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On 27th March 1847 Catherine Foster of the village of Acton, was hanged by the neck before ten thousand on-lookers at Market Hill at
Bury St. Edmunds. Her crime was that of murder and her victim was her
husband of just three weeks, whom she had married at the church of All Saints in Acton.
However, this verdict was queried when some of the Fosters next door neighbours hens died. It turned out that just before he died Mr. Foster had been sick in the garden and the neighbours hens had eaten the vomit and subsequently died. Though another theory was that Catherine had disposed of the rest of the dumplings in the garden and the hens had eaten this and died.
An examination of the contents of Mr. Fosters stomach was performed and found to contain arsenic, so naturally the finger of suspicion was pointed at his wife Catherine. Catherine initially pleaded not guilty so a trial date was set. Unfortunately it was her eight-year-old brother Thomas who was to be her downfall, when he was called into the witness box. The young boys evidence confirmed that he had seen his sister take a paper from her pocket and empty some powder into the dumpling mix. Catherine was found guilty and sentenced to be hanged.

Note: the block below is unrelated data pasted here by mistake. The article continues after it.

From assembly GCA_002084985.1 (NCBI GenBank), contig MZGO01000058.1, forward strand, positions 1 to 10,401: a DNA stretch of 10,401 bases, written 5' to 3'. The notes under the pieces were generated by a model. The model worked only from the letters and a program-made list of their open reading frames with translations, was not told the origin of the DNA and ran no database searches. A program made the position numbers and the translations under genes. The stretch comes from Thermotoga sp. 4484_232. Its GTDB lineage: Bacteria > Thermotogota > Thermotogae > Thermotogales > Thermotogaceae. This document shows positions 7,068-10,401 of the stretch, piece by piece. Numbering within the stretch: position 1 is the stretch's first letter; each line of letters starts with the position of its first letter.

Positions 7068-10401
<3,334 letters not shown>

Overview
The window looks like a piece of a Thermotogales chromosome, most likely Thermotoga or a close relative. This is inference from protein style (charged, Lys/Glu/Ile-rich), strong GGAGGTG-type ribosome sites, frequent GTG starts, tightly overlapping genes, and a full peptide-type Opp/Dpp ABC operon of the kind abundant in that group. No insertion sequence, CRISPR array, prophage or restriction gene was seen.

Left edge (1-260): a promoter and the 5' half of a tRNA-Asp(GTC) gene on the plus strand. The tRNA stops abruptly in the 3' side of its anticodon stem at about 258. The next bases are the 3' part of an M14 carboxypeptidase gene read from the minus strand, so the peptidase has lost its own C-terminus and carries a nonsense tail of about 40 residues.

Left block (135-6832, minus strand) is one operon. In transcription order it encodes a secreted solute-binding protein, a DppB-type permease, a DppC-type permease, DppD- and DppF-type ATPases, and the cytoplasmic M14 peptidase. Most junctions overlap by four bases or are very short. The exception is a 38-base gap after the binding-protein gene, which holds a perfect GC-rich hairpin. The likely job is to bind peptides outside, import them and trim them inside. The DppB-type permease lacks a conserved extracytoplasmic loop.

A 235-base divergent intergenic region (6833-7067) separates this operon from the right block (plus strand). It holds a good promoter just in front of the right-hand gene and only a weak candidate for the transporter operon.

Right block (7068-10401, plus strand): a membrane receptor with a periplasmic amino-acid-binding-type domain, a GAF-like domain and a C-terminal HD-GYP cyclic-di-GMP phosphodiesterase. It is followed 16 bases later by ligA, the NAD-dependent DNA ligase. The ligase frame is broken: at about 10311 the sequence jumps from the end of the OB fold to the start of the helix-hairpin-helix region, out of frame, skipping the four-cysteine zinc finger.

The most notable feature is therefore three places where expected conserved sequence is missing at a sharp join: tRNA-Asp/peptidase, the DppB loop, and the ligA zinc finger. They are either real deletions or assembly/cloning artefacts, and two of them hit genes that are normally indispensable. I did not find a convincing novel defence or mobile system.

On the scaffold Catherine is said to have given a heart
rendering speech imploring other young women not to follow her example but to stand firm and stick to their marriage vows. Certainly not to murder their husbands after only 3
weeks of wedlock.